President Trump at the White House in April. (Saul Loeb/AFP/Getty Images)
Columnist

For decades, the GOP has treated tax cuts the way certain young men treat cheap cologne: If a little is good, more is better. After 40 years, one would hope Republicans had realized that retaining the party’s allure for a maturing audience will require more than just more. But so far, they’re still wedded to their Reagan-era golden oldies.

What’s the one big legislative project that President Trump actually managed to see through to completion during the first two years of his presidency? A major tax cut. Is that tax cut helping Republicans in the midterms? No, it is not, which is why they seem delighted to divert attention to the caravan of migrants making its way from Central America toward the U.S. border. And yet, here is Trump promising another tax cut on top of the first.

“This is not for business. This is for middle. That’s on top of the tax decrease that we’ve already given,” he told reporters Monday, promising that the GOP would release the details in a few weeks. Even Republicans sounded a little astonished, before hastening to say that, yup, they couldn’t wait to slap another layer of tax cuts over the last ones.

But it’s multilevel madness. There is no groundswell of public interest in even deeper cuts; a mere 1 percent of Americans consider taxes as the “nation’s most important problem,” according to Gallup. And even if they were interested, Republicans can’t meaningfully cut middle-class taxes without also taking an ax to spending for already-rickety Social Security and Medicare.

That’s because the tax cuts that Republicans are nostalgically aping occurred in a very different political economy. When Ronald Reagan took office, inflation was in the double digits, and tax brackets weren’t yet indexed for inflation, so unless Congress made one of its periodic bracket adjustments, peoples’ taxes kept creeping up even though the purchasing power of their salary might be falling. This made tax rates a highly salient issue for ordinary Americans.

By the time George W. Bush rolled around with his tax-cut plan, that was no longer so true. Tax reforms under Reagan had lowered rates, and inflation adjustments to the brackets meant that those rates stayed roughly where Congress had put them. More of the country’s tax burden was also shifted to payroll taxes, rather than income taxes, to fund Social Security.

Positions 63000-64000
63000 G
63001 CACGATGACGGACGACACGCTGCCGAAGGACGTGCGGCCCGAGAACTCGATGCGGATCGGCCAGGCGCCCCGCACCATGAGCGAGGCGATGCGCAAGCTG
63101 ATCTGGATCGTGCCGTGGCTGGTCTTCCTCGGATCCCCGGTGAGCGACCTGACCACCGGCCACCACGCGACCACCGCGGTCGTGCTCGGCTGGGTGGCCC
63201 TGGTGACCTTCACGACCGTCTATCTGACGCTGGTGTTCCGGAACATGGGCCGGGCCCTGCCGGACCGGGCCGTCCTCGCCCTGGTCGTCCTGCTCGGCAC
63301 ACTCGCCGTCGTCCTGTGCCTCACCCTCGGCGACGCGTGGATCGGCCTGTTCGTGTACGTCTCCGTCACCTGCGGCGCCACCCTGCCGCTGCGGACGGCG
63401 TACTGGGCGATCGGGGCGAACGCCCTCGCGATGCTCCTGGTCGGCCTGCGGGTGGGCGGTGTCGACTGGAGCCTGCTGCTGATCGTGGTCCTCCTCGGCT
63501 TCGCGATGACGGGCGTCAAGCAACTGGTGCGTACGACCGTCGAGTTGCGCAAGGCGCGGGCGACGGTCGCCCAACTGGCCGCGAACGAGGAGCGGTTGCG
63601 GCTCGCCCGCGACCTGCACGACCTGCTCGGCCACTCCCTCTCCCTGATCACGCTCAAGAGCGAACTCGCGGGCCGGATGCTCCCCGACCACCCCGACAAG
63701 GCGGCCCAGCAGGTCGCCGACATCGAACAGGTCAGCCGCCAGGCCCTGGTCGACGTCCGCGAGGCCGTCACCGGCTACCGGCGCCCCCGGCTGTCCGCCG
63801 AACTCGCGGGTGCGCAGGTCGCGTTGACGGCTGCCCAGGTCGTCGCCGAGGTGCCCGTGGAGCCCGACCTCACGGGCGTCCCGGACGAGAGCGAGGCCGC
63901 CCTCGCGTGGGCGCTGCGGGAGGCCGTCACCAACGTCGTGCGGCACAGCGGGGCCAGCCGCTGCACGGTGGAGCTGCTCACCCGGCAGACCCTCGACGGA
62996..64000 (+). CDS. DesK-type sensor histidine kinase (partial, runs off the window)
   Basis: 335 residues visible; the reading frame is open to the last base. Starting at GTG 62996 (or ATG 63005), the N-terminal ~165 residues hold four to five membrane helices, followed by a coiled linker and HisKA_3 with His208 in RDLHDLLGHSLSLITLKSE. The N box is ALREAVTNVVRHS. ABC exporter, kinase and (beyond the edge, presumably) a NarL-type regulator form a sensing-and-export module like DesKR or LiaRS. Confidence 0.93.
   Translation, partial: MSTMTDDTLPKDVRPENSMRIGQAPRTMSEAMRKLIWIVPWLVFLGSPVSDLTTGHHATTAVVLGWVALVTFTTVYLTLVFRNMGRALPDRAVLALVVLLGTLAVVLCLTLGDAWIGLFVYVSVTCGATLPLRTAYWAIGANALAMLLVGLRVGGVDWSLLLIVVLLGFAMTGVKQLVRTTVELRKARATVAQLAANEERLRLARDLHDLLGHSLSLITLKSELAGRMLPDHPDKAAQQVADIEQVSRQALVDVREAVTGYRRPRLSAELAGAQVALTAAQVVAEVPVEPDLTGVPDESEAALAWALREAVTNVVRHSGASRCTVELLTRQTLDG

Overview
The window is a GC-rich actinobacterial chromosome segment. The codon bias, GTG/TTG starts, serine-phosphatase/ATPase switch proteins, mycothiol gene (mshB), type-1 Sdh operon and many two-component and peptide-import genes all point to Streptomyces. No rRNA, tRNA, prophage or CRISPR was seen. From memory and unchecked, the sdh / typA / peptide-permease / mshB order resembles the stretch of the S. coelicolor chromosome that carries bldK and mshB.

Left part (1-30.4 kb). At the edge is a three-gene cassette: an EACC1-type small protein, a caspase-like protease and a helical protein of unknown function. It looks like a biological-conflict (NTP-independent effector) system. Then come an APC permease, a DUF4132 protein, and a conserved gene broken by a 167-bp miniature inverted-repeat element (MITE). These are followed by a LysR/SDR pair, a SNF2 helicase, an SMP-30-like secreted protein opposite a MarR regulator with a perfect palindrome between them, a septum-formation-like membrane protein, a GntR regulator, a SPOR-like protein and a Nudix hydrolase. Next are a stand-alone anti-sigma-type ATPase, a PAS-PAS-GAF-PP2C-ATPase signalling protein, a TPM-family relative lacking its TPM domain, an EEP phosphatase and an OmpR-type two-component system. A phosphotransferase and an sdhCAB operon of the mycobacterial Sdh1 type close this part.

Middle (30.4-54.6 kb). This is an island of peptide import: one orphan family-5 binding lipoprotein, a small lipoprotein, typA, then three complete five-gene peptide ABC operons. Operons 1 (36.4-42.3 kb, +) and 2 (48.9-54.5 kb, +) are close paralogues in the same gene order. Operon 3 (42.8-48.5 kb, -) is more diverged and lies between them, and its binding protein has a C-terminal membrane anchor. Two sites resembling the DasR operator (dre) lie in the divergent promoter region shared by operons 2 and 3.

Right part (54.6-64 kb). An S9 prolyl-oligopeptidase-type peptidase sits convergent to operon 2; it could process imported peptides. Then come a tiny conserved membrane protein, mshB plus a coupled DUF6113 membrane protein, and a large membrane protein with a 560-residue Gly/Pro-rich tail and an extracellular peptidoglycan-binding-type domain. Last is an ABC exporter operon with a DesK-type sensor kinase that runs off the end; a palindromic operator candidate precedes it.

In 1980, the bottom 50 percent of taxpayers paid an average of 6.1 percent of their earnings in income taxes; by 2000, it was 4.6 percent. And by 2014 – thanks in part to the Bush tax cuts – that figure was only 3.5 percent, a decrease of nearly half. Why expect those voters to thrill to the idea of cutting taxes they barely pay?


That’s not to say that those folks don’t pay any taxes; they pay sales taxes and payroll taxes and, if they’re homeowners, property taxes. But Republicans in Congress aren’t cutting those taxes, most of which are imposed at the state level, beyond the reach of Congress or dedicated to old-age entitlements that neither party dares touch.

You’ve got a problem when the only big policy idea your coalition can agree on is a retread of the same policy idea they’ve been endorsing for 40 years. But it’s a catastrophic political mistake when that consensus platform offers basically nothing for half of the population. If the party just keeps pounding the same unappealing platform plank, rather than actually doing the hard work of thinking through what’s next, it will lose share to Democrats who actually speak to what voters are interested in.

And of course, that’s not the only thing catastrophic about the Republican fixation on taxes. There’s also the feckless disregard for America’s fiscal future.

George W. Bush was working with the gigantic surplus generated by the dot-com bubble; despite the tax cuts, he was on track to finish his term with a modest deficit until the financial crisis intervened. Ronald Reagan didn’t have a surplus, but he had an at least vaguely plausible theory about how tax cuts might grow the economy enough to cover the lost revenue.

This time around, Republicans had neither. Thanks to the Tax Cut and Jobs Act of 2017, the budget deficit is projected to hit $804 billion by the end of the year. And Republicans cannot claim they didn’t know this would happen; the ballooning deficit was utterly predictable, and widely predicted.

By 2028, if nothing is done, the deficit will hit $1.5 trillion, more than 5 percent of gross domestic product — not a temporary dip during a recession but a year-in, year-out, structural gap between what we spend and what we take in. The tax cuts last year marked one of the most fiscally irresponsible moments in the history of the federal government. And apparently the only thing the president can think to do about it is to grab a shovel and start digging us deeper into the hole.

That would be depressing enough if he were trading long-term fiscal sanity for short-term political gain. But it’s somehow worse that there’s no political benefit to be had. If even naked political self-interest can’t protect us from rotten policy, it’s hard to see what will.

Read more:

The Post’s View: Let’s pretend Trump’s ‘middle-class tax cut’ isn’t a ploy. It still doesn’t make sense.

Catherine Rampell: The Republican tax cut is a big, fat failure

Amy Puzder: You can’t call the tax cuts a failure. We haven’t gotten to the good part yet.

The Post’s View: Trump is awash in a sea of red ink

Letters to the Editor: Trump’s next bankruptcy may be ours